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Original Article
Nutrition
Impact of preoperative nutritional status on surgical outcomes in patients with pediatric gastrointestinal surgery
Nehal El Koofy, Hadeer Mohamed Nasr Eldin, Wesam Mohamed, Mostafa Gad, Sara Tarek, Gamal El Tagy
Clin Exp Pediatr. 2021;64(9):473-479.   Published online November 16, 2020
Question: Is malnutrition a risk factor for postoperative complications in pediatric surgical patients?
Finding: There is a high incidence of malnutrition in pediatric surgical patients. Stunting increases the risks of postoperative complications and extended hospital stays, while underweight status contributes to extended hospital stays.
Meaning: Preoperative nutritional assessments are crucial to improving postoperative outcomes. Anemia increases the risk of postoperative complications and should be corrected preoperatively.
Editorial
Gastroenterology
Does smartphone overuse affect functional gastrointestinal disorders?
Jee Hyun Lee
Clin Exp Pediatr. 2021;64(9):471-472.   Published online December 28, 2020
Functional gastrointestinal disorders are common disorders characterized by persistent and recurrent gastrointestinal symptoms. Pathophysiological mechanisms have been suggested, including intestinal microbiota, altered intestinal permeability and motility, dietary effects, sensory abnormalities, and brain-gut dysregulation. Lifestyle factors such as diet, sleep, affect, and physical activity might function as moderators.
Nutrition
Advantages and limitations of using national survey datasets in child and adolescent research
Yoon Lee
Clin Exp Pediatr. 2021;64(9):468-470.   Published online January 26, 2021
The Korean National Health and Nutrition Examination Survey and the Korea Youth Risk Behavior Web-based Survey are major nationwide health and nutrition surveys in Korea. Although these surveys have some limitations of cross-sectional sample surveys, the accumulated data are valuable and provide new prospects for understanding public health depending on the interpretation method.
Review Article
Infection
Consideration in treatment decisions for refractory Mycoplasma pneumoniae pneumonia
Hye-Kyung Cho
Clin Exp Pediatr. 2021;64(9):459-467.   Published online February 10, 2021
• To avoid unnecessary exposure to secondary antibiotics, it is needed to diagnose Mycoplasma pneumoniae (MP) pneumonia carefully, especially when unresponsiveness to macrolide is suspected.
• Serologic and molecular tests for MP infection and excluding respiratory infection caused by other pathogens might be considered.
• It is necessary to continuously monitor antibiotic susceptibility of MP, and efforts to lower antibiotic pressure are required.
Nutrition
Dietary intake and nutritional status of Korean children and adolescents: a review of national survey data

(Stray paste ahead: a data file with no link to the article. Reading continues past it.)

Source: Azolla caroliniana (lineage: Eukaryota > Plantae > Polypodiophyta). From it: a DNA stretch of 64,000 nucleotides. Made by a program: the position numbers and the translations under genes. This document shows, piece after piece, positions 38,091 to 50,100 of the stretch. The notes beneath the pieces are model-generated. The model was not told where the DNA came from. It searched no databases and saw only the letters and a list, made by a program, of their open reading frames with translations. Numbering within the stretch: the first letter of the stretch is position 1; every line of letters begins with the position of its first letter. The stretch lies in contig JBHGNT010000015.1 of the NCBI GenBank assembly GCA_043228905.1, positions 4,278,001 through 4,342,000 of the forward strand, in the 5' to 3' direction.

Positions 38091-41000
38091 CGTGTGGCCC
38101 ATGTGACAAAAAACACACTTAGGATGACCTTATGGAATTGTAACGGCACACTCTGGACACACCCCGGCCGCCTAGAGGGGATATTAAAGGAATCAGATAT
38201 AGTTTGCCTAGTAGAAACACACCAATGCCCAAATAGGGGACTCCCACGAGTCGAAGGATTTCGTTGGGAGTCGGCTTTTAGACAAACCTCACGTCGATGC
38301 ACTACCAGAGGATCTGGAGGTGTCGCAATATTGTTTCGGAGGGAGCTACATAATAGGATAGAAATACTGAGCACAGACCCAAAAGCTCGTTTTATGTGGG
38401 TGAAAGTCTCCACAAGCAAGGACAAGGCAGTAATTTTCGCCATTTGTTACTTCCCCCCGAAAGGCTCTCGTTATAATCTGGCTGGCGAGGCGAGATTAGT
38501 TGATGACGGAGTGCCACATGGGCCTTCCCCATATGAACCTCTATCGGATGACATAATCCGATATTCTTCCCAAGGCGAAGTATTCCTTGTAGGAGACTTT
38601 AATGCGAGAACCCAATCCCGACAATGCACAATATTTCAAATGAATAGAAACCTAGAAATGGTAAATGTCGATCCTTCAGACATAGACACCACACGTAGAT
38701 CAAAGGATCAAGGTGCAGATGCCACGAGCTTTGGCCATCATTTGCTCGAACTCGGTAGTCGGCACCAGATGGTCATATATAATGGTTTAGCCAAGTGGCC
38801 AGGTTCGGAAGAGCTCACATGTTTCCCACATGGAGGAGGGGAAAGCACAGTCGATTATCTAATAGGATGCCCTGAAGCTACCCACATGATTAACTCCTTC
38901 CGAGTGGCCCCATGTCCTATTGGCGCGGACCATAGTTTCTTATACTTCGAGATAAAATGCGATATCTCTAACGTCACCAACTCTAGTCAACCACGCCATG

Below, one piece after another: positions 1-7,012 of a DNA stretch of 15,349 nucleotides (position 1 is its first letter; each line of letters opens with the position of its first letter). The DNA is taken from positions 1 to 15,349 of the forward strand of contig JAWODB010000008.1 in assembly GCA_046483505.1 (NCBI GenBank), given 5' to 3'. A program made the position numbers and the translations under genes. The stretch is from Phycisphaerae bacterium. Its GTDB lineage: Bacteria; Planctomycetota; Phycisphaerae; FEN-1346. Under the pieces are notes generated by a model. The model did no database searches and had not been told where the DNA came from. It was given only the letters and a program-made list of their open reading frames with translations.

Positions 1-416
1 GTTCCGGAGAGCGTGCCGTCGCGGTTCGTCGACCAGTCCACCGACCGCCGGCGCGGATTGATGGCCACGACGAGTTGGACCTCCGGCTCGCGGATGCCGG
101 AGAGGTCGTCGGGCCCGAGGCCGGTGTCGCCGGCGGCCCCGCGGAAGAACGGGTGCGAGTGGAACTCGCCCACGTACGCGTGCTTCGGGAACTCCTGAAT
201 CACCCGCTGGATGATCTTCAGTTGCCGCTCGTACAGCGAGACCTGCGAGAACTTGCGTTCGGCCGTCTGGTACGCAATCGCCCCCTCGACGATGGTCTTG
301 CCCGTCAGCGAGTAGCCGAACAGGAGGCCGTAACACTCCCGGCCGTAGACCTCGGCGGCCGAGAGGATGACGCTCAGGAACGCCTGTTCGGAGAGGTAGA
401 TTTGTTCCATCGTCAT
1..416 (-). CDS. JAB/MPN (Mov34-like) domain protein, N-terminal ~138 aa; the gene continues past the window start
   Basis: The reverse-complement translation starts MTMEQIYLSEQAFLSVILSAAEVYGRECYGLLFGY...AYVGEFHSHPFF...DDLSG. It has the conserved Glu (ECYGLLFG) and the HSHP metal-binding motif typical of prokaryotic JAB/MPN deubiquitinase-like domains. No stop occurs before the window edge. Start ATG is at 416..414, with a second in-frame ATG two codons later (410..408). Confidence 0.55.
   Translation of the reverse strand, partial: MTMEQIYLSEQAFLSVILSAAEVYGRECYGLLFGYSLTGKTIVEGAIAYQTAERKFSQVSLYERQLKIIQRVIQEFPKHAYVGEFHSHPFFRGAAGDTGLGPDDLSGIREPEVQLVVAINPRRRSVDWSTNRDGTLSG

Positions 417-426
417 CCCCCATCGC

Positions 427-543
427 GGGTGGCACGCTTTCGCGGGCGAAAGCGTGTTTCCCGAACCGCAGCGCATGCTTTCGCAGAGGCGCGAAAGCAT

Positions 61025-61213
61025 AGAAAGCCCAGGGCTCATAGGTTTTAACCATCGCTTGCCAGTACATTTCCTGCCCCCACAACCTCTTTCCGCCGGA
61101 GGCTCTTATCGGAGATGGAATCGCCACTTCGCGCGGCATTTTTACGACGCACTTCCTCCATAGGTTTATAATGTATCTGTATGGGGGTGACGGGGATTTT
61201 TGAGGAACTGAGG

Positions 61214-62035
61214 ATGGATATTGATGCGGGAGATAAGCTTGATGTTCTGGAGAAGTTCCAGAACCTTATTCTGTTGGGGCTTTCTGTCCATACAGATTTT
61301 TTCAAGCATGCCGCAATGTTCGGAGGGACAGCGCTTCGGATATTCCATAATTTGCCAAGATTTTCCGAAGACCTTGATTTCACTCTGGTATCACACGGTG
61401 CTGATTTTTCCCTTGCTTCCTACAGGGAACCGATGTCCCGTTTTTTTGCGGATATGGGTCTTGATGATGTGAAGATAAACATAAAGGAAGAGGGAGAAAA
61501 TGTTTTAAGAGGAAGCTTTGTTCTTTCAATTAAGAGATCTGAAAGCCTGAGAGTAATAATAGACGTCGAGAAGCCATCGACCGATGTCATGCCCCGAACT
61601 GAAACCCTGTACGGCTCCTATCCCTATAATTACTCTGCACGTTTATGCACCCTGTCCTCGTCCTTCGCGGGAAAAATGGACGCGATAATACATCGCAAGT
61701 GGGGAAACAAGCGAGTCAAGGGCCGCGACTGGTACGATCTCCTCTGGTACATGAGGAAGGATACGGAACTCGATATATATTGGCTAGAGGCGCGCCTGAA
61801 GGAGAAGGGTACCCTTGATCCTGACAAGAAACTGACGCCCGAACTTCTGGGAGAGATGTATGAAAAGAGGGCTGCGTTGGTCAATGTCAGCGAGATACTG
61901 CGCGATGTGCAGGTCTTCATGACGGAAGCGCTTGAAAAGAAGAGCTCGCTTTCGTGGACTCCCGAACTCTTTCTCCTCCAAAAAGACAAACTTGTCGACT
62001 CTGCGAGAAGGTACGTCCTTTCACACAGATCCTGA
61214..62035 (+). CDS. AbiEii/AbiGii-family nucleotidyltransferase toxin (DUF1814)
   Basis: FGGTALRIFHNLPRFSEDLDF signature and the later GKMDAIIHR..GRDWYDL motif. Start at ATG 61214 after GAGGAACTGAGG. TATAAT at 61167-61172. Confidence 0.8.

Minji Kang, So Yoon Choi, Minyoung Jung
Clin Exp Pediatr. 2021;64(9):443-458.   Published online December 28, 2020
In Korea, several national cross-sectional surveys monitor the diet, nutritional status, and health status of children. This continual dedicated national surveillance system contributes to the identification of nutritional and health issues, establishment of public health policies, and development of nutrition recommendations. This paper provides recent information about the Korea National Health and Nutrition Examination Survey and the Korean Youth Risk...
Critical Care Medicine
Pediatric postintensive care syndrome: high burden and a gap in evaluation tools for limited-resource settings
Chanapai Chaiyakulsil, Rapee Opasatian, Paweethida Tippayawong
Clin Exp Pediatr. 2021;64(9):436-442.   Published online December 18, 2020
Pediatric postintensive care syndrome has high impact and burden and can affect a child’s life for decades. The early evaluation and detection of such problems require a simple and less time-consuming surveillance tool. Current evaluation tools can be difficult and strenuous for areas with limited resources. Thus, a new simple tool is required for the early detection and intervention of postintensive care syndrome in critically ill children
Letter to the Editor
General Pediatrics
Skipping breakfast is associated with lifestyle habits among Japanese pupils
Jun Kohyama
Clin Exp Pediatr. 2021;64(8):433-435.   Published online November 4, 2020
Question: Breakfast is important; however, adolescents are increasingly skipping it.
Finding: Skipping breakfast is independently associated with sleepiness, physical inactivity, dinner irregularity, screen time on school days, poor academic performance, after-school activity, and decreased sleep duration before school day.
Meaning: Reducing screen time on school days, after-school activity, and irregular dinner habits might decrease breakfast skipping, resulting in decreased sleepiness and improved academic performance.
Clinical note
Nephrology (Genitourinary)
Extracorporeal membrane oxygenation with systemic heparinization as a rescue therapy for acute life-threatening pulmonary thromboembolism complicating nephrotic syndrome
Kyusang You, So Mi Kim, Dongmin Kim, Kyoungmin Ryu, Mee Jeong Lee
Clin Exp Pediatr. 2021;64(8):430-432.   Published online November 16, 2020
Question: How would you treat acute life-threatening pulmonary thromboembolism occurring in nephrotic patients?